Next, the thief character wants to have a look.
Thief: Can I?
DM: <rolls as above, fails, so re-rolls thief's find traps skill and succeeds> The door saddle and the flagstone in front of it are in fact one piece and there are some on the uprights of the door frame. Looks like a pressure pad release.
Obviously finding the trap is a class skill even if I didn't classify it as a generic adventuring one. But the party thief is only 3rd level and isn't over-endowed with Int either so their "normal" roll is unlikely to reveal anything. It doesn't, and the character falls back to their special class skill of "Find Traps" which in this case works and they get the info.
Fighter: There must be some way to turn it off and on so that the room can be used. I'd be happier finding that than trusting these wedges.
Thief: I can't think of how to disarm that; can my guy? 
DM:<rolls remove traps skill> You find that part of the door-jam pulls out with a click. That's almost certainly the trick.
In this case, I didn't feel that the players were giving any useful hints about what they were doing that might suggest that they were engaging with the trap-maker nor did they describe any action to justify a quality roll, but the thief always has their fall-back skill and that is enough in this case. I probably would have given the basic roll if one of the players had mentioned the door or door-frame explicitly.

Generally, I think the DM should err on the side of too few task rolls than on too many and should attempt to make it clear that thinking about the character's point of view is a better way to discover things about the world than just thinking about mechanics and skill points and so forth.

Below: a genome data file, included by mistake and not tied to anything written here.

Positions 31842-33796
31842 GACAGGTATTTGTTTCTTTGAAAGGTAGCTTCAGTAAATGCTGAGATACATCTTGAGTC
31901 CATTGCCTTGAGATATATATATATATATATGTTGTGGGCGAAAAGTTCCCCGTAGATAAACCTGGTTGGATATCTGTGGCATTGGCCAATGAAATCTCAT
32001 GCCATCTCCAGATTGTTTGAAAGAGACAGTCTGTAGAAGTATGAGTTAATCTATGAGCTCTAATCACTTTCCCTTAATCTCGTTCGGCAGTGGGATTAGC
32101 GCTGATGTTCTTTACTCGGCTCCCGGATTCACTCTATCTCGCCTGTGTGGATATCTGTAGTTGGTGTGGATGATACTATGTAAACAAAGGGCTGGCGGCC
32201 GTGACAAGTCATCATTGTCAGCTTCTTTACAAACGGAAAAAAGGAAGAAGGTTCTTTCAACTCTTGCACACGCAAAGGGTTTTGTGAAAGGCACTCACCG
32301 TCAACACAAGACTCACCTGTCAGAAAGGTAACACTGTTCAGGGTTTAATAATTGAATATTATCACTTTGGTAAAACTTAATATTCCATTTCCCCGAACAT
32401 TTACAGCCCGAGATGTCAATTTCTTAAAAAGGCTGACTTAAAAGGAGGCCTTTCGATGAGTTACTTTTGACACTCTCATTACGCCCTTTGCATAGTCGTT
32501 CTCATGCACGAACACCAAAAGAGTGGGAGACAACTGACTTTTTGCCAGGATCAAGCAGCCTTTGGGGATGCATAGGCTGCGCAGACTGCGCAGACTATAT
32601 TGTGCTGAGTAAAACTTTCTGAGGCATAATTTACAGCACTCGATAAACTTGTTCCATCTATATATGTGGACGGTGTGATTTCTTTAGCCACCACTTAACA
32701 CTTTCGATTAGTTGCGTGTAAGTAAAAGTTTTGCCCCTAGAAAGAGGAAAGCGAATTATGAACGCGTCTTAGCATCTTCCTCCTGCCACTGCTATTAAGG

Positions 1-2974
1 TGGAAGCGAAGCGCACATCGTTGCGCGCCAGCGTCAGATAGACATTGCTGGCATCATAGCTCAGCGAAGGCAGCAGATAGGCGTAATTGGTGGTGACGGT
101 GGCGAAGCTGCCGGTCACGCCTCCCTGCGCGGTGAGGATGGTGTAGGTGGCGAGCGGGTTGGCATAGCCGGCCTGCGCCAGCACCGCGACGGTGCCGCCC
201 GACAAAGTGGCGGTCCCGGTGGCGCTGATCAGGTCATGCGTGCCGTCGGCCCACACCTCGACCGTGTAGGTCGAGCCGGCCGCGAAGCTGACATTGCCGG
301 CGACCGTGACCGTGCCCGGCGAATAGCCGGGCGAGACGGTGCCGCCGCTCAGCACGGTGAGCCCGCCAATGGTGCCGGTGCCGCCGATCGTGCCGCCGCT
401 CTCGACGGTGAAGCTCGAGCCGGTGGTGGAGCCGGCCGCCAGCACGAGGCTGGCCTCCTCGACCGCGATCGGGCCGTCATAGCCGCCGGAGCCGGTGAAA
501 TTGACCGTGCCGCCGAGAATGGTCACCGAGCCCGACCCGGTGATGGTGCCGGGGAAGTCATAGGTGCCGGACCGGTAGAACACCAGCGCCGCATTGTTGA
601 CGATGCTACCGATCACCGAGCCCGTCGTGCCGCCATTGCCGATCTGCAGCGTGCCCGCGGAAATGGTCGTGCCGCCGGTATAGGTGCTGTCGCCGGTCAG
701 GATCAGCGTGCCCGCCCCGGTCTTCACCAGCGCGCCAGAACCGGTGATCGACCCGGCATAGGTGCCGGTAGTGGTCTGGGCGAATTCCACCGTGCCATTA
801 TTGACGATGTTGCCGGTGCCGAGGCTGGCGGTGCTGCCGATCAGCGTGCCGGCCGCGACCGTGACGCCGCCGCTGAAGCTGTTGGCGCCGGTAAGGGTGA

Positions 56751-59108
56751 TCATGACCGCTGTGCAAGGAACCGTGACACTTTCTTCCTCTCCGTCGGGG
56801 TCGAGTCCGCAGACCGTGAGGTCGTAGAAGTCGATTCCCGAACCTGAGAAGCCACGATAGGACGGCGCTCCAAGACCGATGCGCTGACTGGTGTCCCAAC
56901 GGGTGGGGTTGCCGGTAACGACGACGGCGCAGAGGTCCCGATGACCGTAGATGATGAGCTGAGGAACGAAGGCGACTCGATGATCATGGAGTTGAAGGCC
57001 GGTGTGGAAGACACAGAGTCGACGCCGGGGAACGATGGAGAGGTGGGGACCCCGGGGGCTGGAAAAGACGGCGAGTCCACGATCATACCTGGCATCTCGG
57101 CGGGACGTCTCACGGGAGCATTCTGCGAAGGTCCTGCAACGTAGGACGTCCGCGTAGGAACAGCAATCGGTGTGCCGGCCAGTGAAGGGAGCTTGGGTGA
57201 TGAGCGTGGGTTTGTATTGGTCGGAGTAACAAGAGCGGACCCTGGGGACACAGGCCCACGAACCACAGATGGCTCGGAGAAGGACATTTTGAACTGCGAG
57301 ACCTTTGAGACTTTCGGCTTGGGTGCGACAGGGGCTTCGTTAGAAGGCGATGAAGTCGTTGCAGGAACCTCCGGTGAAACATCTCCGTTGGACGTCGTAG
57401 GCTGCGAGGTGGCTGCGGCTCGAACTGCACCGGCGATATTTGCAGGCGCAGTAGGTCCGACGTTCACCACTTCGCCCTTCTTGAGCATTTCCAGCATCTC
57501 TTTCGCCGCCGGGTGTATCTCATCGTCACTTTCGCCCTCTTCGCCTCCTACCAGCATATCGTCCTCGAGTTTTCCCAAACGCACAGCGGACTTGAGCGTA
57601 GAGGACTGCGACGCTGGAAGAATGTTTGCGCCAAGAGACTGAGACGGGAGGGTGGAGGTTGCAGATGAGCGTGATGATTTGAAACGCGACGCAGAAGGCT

As well as thieves, the ranger has explicit skills although in this case they are quite high (base 90% of tracking outdoors is not to be sniffed at) but they too can be crippled by the perception that the only way to track is to have a ranger and roll d%. Anyone can track over sand dunes or soft soil. Anyone who looks will find dropped items discarded by a prisoner. And a ranger can too, of course, and just like the thief the DM should make sure that this special ability is indeed an additional one and not a replacement for the normal.

"I urge caution"
"Ignore Mr Trump"
Other Days, Other Rolls
I tried using a simple 3d6 against ability score roll for success, like the one in the dig spell, but it was problematic because, although it neatly balanced the rarity of the ability score with the chance of succeeding, it did not allow for experience. Also, it broke down somewhat once ability scores over 18 appear in the game.

The obvious solution - that the roll produced a score based on subtracting the dice result from the target ability and modifying by level is messy and involves subtraction, which is a bugbear for so many players as to almost instantly eliminate any mechanic using it from the table.

Of course, many DMs use a simple d20 and require a roll under an appropriate score and combined with the Pendragon idea that the quality of the performance was equal to the die roll or zero (if the die exceeds ability) this nearly gives a good basis for competitive rolling; one simply adds experience level to the total scored as a bonus. The problem here is that the d20 is too random for my taste. I don't mind it for combat where failures may be followed up by another try next round but for quick one-off rolls it seemed that luck was dominating ability and experience. So I combined the idea with multiple d6's and it seems to work quite well if the DM is flexible.

One thing I like is the ability to "play it safe" by rolling a few dice, or to "go all out" by rolling a lot of dice and risking a blow-out. What I don't like is the near impossibility of calculating the odds of success; one must just get a feel for the system.

The simple quality roll is something that I've seen done by a few GMs over the years but nevermoreso than in Bob Alberti's rules for Tekumel, which make them pretty well the only mechanic in the game. Again, I felt more comfortable with 3d6 than percentile because of the link with character generation and because there's just no need for 100 degrees of success or failure.